In Reply to: Re: 21st Century Science posted by May Belt on April 6, 2007 at 02:08:37:
You speak of a real phenomena common among most academics I have dealt with, it is the result of an “intellectual purchase”.
At several times at Intersonics, I (not having a formal education) was directing the efforts of a number of scientists and engineers working on new electronics for experimental hardware for NASA.
My old boss used to say an advantage I had in technical problem solving was that I didn’t already know what didn’t work and so I was free to think in any direction.
Highschool was terrible for me, took 5 years to get through taking every shop class I could and while taking a “work study” class that let me work at a TV store.
I had been interested in speakers and electronics since I was little and that was my hobby all my life. I survived foolish young adulthood and at 24 decided I would try to learn more of the scientific parts of things and ugh, some math which was the worst.
I got a Commodore Vic20, taught my self GW basic and how to do some math and the world of LF horns began to open up.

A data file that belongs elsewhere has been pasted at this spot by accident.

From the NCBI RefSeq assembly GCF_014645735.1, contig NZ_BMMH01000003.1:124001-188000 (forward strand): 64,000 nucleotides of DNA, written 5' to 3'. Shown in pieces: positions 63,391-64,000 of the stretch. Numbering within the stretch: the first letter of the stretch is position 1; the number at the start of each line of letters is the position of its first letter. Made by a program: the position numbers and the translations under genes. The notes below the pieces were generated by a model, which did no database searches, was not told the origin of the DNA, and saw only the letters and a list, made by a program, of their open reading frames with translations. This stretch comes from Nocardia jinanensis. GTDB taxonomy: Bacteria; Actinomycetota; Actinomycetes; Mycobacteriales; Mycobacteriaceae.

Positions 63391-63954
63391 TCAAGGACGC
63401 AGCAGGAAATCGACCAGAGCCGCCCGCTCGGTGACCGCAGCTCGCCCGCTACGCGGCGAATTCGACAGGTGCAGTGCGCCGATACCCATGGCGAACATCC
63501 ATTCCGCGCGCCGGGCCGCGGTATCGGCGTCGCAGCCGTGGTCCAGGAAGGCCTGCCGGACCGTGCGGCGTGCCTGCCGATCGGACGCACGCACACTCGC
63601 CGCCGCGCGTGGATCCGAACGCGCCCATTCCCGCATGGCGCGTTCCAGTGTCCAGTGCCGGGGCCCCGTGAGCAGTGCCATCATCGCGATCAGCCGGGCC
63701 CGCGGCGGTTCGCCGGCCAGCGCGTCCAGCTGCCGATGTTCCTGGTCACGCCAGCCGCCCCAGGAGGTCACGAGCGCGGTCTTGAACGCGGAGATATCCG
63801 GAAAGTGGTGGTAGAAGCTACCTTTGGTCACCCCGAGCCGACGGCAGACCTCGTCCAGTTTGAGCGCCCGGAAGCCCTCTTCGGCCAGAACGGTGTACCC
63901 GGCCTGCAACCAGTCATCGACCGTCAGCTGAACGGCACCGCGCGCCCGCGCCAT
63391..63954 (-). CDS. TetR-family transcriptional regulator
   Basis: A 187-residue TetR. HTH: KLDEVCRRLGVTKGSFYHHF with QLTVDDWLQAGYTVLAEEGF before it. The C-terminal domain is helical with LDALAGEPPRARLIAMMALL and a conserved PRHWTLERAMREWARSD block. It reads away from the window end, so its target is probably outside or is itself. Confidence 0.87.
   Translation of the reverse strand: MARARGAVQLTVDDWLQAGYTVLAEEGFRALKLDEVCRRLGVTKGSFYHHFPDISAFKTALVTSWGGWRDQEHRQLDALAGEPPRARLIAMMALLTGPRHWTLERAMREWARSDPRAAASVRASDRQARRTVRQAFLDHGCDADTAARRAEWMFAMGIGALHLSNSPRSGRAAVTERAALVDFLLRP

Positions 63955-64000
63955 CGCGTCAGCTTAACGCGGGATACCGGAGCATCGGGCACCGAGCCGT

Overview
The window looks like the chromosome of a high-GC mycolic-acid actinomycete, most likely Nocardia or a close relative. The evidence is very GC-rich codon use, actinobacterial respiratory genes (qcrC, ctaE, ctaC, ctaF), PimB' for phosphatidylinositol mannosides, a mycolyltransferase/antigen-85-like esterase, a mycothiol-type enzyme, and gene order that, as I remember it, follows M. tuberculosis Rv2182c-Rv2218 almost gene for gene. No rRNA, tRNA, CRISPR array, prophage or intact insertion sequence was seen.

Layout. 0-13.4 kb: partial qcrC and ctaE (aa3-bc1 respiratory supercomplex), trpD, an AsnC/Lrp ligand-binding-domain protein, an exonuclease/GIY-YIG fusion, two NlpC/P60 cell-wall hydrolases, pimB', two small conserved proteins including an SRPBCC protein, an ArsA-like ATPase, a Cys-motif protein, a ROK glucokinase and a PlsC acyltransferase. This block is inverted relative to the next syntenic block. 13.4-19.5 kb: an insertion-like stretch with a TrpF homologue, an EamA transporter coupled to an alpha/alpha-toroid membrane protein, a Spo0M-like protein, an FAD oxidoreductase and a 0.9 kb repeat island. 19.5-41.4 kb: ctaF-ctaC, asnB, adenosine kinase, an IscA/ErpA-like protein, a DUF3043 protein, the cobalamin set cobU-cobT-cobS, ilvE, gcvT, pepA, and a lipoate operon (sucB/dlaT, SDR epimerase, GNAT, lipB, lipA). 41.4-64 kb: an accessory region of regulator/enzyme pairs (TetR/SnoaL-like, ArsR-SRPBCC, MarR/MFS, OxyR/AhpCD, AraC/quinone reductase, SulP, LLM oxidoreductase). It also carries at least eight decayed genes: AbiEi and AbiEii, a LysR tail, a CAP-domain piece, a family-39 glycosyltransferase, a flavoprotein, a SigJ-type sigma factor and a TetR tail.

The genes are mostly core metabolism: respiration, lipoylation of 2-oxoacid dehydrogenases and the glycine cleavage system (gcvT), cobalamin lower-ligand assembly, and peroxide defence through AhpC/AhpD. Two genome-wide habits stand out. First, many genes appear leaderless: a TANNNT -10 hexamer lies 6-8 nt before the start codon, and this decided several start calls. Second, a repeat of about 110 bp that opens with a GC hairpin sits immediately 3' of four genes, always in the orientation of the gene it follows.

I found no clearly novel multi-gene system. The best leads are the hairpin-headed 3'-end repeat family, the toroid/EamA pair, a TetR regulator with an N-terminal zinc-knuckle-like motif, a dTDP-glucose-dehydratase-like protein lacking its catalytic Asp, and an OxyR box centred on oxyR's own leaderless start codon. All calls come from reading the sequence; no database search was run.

About 12 years later, after doing electronics repair and building speakers, I got the Job at Intersonics.
I don’t know if that is true but how Roy Whymark my old boss described the general scheme was dead on most of the time. His perspective was from a WWII acoustician who worked on the Sonar and radar systems at Mullard labs in England.
Anyway, the point is that the act of going to get a formal education gives one confidence in being equipped with the tools and knowledge to deal with nearly anything.
Most people embrace that feeling of confidence and apply it generally to areas they don’t have specific knowledge in and then make reflexive judgments and fail to consider that there are often complications which makes the case not the one considered in the class examples..
Roy loved the idea that out of all the scientists, engineers, 17 out of the 18 Patents the company held, were originated by a 5 year High school grad.
At that point, with the Servodrive speaker division running, I guess I felt like I had finally overcome High school.
Anyway, everyone makes intellectual purchases, they invest in some idea or direction and then also become partially blind to the possible minutia which may invert / alter the image.